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Mikhail Gorbachev, the last leader of the Soviet Union before its collapse in 1991 and a Nobel Peace Prize winner in 1990, now heads the Gorbachev Foundation, a political think tank in Moscow, and Green Cross International (More on:


Mikhail Gorbachev

In May 1998 the nuclear tests in South Asia shook the international community. The tests did not increase the security of either India or Pakistan; on the contrary, they worsened an already unstable situation.
However, we should also recognize as valid the criticism levelled at the five nuclear powers, especially the USA and Russia. The tests made it evident that we may be near the end of the road for the system to control nuclear weapons, the international treaty on nuclear non-proliferation and disarmament (the NPT).
It has long been clear that the treaty does not stand up without serious steps being made in the direction of nuclear disarmament. But the US and Russia have recently given more and more clearly to understand that their defence strategies are tied to nuclear weapons, and developing delivery and anti-ballistic systems. We could have foreseen that the extension of the NPT in 1995 would not increase its authority or effectiveness. We should accept the truth: it is not working any more.
As early as 1985, President Reagan and I, at our first summit, said that nuclear war can never be won, and must never be fought. Even then we knew something very important about the inadmissibility of nuclear war.
Today, it is just as true that if nuclear war, on any scale, were ever to be unleashed, or were ever to become a reality, it would threaten the very existence of life on earth.
What is not being discussed by the established nuclear powers today is that the process of nuclear disarmament has been stalled for several years now; it is just marking time. I believe we have not been properly using the opportunities opened up with the end of the Cold War, the possibility to move toward a really new world order based on stability, democratic cooperation and equality, rather than on the hegemony of one country.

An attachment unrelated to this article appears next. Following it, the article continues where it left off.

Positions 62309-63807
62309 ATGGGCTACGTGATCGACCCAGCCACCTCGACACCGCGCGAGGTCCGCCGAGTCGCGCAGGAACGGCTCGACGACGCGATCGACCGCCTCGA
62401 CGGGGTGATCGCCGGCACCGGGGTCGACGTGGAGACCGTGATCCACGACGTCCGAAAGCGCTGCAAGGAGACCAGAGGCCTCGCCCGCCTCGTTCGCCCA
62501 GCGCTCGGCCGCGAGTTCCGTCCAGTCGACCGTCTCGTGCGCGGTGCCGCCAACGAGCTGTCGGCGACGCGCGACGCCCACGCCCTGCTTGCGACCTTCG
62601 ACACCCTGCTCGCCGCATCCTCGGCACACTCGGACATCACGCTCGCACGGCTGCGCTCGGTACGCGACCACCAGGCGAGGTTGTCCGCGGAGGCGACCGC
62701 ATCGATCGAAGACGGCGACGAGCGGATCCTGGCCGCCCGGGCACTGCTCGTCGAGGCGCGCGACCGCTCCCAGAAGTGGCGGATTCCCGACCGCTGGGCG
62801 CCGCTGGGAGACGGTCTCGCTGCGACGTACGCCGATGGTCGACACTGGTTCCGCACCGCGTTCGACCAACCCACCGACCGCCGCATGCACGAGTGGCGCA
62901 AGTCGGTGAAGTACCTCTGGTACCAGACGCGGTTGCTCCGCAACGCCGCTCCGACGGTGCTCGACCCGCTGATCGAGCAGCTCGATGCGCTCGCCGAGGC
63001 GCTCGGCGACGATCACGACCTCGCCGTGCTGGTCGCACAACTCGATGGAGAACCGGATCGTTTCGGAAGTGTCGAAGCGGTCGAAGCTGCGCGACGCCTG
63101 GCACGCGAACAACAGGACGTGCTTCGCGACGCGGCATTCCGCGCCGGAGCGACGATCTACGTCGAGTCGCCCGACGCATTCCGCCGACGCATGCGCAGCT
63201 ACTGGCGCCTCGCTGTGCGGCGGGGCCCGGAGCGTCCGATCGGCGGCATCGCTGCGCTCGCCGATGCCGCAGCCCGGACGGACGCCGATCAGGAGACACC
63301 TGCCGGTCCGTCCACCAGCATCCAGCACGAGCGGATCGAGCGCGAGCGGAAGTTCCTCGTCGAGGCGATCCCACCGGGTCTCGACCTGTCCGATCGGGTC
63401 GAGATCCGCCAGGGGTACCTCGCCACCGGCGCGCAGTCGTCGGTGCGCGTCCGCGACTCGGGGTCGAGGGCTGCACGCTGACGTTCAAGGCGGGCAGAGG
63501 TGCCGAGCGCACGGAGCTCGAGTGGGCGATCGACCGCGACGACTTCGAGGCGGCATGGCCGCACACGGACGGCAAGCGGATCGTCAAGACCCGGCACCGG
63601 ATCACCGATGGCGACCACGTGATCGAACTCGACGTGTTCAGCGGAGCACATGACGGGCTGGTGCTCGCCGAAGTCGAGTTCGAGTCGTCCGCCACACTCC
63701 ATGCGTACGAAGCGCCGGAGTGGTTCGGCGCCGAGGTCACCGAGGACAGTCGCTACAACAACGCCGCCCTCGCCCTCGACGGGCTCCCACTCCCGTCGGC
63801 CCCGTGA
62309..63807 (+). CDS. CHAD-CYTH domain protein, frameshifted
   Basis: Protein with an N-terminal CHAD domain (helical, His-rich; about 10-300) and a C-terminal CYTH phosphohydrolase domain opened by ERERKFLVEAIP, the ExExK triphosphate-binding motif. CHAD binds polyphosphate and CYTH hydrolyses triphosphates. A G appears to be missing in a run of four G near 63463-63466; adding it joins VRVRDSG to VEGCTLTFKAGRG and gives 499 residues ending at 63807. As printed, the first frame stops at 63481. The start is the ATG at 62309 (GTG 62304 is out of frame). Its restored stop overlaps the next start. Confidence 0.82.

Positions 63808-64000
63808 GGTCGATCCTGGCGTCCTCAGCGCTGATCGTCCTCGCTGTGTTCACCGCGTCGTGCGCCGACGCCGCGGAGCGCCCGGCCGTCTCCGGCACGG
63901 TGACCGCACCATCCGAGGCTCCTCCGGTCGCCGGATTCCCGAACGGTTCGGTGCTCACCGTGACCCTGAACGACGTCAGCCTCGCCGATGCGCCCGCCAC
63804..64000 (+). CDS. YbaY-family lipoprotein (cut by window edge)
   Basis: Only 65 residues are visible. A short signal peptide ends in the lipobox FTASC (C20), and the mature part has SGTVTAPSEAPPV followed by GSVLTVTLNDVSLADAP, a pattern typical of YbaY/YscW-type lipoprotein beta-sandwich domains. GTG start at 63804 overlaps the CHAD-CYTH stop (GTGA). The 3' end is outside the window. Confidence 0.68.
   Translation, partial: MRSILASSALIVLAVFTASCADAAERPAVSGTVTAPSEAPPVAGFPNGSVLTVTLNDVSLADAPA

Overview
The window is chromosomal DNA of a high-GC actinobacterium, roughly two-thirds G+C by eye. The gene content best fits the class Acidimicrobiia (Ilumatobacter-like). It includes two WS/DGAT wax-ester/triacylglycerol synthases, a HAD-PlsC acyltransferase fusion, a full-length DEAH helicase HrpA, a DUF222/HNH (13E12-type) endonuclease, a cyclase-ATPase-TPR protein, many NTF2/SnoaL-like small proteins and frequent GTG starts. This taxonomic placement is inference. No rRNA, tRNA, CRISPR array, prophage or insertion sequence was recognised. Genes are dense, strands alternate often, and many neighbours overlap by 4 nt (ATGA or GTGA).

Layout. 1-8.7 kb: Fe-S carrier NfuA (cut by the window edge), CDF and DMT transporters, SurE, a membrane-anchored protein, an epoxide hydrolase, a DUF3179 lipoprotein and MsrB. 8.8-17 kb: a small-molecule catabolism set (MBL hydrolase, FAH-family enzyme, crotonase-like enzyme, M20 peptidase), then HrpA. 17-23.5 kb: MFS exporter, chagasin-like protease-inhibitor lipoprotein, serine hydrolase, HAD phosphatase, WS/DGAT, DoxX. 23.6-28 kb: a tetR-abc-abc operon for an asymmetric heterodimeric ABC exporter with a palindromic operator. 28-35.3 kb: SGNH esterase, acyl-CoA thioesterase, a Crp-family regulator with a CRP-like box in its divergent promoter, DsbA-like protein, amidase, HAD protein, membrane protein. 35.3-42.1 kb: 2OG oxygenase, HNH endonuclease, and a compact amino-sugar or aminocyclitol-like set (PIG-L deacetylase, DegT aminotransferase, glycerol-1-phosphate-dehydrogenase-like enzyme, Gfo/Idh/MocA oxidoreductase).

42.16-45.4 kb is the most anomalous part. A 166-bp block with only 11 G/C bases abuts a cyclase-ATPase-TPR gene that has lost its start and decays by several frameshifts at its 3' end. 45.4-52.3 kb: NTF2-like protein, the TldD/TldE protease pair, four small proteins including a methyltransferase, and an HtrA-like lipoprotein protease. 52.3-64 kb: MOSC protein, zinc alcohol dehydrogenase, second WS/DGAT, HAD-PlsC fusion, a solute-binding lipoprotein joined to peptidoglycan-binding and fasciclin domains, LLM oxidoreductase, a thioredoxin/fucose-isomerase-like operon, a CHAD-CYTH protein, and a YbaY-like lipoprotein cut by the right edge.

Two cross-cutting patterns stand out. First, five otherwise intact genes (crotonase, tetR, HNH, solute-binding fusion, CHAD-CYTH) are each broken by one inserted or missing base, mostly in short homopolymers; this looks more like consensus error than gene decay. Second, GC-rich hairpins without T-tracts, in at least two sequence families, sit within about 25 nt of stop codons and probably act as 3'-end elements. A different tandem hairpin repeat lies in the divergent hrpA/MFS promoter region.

Instead, the geopolitical games are continuing; we are seeing those old geopolitical games in places such as Bosnia, and we know the dangerous potential of such conflicts.
During the Cold War, many of those wars in small places festered for decades and became worse because the two superpowers and the two military alliances were fueling the hostilities in the pursuit of their own narrow interests.
During the years of the arms race, the United States and the Soviet Union spent $10 trillion each on weapons production. It is true that the danger of nuclear war has significantly diminished, but it has not disappeared for good. The so-called conventional wars and regional wars are still claiming thousands of lives and tremendous resources, and are also ravaging nature, the unique source of life on our planet.
After the Cold War, instead of conversion, we have seen defense production, arms trade and weapons-export policies continue.
After the breakup of the Soviet Union, while Russia was immersed in its domestic problems, the United States captured 70 percent of the world trade in weapons, while not doing much for defense conversion.
The result is that Russia, too, has decided to step up the production and transfer of the most sophisticated weapons, and is pushing in the same direction and trying to capture that market.
Driving this development is the underlying as